To get a varied diet, Bedford advocates a three-layer approach to stocking the pantry.
The first layer takes place at the grocery store — specifically in the canned food aisles. “The reason canned food is so important is that it’s shelf stable,” Bedford says. That said, don’t just purchase whatever is on sale. “Focus on things you’ll eat and your family members will eat,” she adds. And don’t forget the spices: Adding new flavors to the same base ingredients is an easy way to combat food fatigue while sticking to a few pantry staples.
Next are the bulk foods which Bedford believes are where most of a prepper’s time and money should be spent. Opening a can of ravioli might get you a meal, but there’s not much in the way of choice. With freeze-dried meat, shrimp, yogurt, and cheese (almost every food seems to have been freeze-dried) and a healthy stockpile of various pastas, dried beans, and grain, “you can make hundreds of recipes,” according to Bedford.
For people who don’t feel up to DIY recipe development, there are a number of resources to turn to. Many preppers blog and post individual recipes and tips on their websites. Prepping is also a (small) cookbook genre with titles like The Survivalist Cookbook or The Prepper’s Cookbook that speak directly to their intended audience. Plenty of other cookbooks focus on things like canned soup, jerky, or campfire recipes.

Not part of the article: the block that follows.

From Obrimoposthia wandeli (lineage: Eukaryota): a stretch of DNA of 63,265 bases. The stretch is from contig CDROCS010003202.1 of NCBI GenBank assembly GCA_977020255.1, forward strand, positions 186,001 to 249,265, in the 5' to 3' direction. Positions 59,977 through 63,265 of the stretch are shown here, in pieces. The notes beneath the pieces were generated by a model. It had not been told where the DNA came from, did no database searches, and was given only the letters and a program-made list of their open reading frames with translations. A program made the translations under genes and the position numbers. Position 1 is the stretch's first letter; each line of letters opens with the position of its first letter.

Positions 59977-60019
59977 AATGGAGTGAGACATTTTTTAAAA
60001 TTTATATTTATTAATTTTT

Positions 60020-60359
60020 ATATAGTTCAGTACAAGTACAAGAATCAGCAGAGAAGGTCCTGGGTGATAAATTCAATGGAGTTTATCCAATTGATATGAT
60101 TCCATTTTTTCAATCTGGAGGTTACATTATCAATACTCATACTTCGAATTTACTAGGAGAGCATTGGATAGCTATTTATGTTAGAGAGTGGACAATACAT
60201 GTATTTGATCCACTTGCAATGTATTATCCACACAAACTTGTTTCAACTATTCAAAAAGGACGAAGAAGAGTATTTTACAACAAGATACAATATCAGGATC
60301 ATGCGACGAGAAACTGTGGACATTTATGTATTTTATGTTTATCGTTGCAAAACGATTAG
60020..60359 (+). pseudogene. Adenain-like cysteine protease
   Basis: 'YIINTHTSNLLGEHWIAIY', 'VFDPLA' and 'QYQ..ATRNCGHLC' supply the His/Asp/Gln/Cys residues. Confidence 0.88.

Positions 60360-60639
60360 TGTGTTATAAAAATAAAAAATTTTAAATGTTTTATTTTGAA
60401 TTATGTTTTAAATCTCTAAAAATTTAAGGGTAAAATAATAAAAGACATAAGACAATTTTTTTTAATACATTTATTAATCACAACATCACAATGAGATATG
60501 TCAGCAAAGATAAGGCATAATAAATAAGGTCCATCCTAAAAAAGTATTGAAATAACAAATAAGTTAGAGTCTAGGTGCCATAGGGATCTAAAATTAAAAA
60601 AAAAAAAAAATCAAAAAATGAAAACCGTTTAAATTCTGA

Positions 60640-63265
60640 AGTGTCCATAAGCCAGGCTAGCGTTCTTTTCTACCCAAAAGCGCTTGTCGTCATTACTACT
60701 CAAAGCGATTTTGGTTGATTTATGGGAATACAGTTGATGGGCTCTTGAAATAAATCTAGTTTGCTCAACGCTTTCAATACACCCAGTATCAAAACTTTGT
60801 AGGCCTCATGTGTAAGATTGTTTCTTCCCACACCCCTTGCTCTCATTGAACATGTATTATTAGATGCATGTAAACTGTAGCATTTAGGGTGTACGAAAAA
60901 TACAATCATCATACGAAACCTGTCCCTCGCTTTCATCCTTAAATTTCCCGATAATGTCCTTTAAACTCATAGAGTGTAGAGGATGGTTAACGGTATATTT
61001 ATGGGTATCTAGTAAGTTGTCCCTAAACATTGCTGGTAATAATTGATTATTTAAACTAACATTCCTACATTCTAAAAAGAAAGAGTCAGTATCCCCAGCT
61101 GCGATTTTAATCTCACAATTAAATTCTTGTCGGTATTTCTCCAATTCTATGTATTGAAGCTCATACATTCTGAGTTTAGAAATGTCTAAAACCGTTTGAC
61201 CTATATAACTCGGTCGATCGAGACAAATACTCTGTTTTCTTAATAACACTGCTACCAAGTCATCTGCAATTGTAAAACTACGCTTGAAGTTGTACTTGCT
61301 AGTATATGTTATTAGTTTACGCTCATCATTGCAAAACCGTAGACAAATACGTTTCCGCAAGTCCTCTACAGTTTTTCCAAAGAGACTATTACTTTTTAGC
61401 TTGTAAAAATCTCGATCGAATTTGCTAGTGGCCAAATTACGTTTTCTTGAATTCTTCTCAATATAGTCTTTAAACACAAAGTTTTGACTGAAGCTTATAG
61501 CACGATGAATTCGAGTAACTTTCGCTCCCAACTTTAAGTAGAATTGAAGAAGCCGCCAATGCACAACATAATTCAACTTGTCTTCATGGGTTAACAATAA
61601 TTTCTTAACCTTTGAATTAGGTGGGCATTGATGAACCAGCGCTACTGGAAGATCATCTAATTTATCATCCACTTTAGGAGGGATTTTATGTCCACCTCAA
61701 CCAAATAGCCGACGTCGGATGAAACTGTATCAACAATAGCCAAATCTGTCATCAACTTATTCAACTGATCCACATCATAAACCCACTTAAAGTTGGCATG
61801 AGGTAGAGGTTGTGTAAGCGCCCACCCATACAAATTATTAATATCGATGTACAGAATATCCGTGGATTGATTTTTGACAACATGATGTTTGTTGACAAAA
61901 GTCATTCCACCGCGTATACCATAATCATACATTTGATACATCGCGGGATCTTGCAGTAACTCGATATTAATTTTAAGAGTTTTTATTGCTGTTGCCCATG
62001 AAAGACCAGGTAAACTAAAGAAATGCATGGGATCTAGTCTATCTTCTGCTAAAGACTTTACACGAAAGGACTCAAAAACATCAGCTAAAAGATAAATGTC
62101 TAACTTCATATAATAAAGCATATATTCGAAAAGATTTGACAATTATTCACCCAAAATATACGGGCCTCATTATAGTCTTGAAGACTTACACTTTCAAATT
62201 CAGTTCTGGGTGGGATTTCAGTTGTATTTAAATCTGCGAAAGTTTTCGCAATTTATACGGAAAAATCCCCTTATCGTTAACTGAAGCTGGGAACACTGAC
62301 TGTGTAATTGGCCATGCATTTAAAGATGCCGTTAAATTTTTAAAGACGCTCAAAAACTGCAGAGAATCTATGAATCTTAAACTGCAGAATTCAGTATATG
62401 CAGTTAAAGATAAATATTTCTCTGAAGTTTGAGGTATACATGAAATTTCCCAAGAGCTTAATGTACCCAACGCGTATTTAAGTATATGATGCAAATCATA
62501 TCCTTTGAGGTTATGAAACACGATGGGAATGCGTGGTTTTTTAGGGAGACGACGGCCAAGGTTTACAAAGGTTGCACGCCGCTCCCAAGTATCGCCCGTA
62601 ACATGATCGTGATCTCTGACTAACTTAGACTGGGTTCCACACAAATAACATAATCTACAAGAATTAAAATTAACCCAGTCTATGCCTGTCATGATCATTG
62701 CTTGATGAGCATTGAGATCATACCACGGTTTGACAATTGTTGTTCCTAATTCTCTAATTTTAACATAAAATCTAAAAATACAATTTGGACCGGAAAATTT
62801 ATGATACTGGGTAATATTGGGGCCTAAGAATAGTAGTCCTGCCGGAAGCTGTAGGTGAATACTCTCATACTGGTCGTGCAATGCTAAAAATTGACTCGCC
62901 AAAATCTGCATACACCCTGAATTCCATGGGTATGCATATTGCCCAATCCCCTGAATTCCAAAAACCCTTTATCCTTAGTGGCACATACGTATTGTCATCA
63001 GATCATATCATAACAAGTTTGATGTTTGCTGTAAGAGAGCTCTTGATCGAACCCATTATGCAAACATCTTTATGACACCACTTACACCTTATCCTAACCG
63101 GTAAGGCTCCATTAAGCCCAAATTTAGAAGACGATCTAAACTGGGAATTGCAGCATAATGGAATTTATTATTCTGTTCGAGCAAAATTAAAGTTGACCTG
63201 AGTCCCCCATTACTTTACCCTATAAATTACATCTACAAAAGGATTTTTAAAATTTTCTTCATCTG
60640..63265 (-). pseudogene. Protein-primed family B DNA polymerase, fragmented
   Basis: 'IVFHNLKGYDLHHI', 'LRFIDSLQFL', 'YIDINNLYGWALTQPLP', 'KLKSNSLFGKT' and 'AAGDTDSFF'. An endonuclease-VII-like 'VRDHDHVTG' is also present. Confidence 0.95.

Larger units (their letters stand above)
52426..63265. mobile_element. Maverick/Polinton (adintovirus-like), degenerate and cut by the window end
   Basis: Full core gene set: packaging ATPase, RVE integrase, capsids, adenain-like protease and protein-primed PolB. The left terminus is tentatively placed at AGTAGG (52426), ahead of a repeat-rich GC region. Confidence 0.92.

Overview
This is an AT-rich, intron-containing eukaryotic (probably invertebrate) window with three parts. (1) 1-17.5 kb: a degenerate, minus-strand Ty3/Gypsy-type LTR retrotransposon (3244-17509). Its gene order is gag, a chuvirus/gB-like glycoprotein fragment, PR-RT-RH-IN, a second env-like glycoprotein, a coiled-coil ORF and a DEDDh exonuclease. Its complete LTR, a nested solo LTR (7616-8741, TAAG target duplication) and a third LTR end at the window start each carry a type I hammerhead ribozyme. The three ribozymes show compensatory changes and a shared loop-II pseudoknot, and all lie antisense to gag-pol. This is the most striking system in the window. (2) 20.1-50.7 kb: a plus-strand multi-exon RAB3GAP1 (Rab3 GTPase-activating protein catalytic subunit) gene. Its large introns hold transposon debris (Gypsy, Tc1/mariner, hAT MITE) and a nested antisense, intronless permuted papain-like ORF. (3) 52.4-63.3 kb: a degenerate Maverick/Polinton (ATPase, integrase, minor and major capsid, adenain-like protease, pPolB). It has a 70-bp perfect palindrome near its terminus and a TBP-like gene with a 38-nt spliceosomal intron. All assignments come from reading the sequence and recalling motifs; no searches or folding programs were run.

Finally, a good prepper wants to invest in some ready-to-eat meals. They’re not all that different from the field rations given to soldiers and, as a result, are not something the average person wants to survive on entirely. “You’ll get tired of them pretty quickly,” Bedford says. She recommends that the RTE meals comprise no more than 20 percent of total food supplies.
Rule Three: Get Out of the Pantry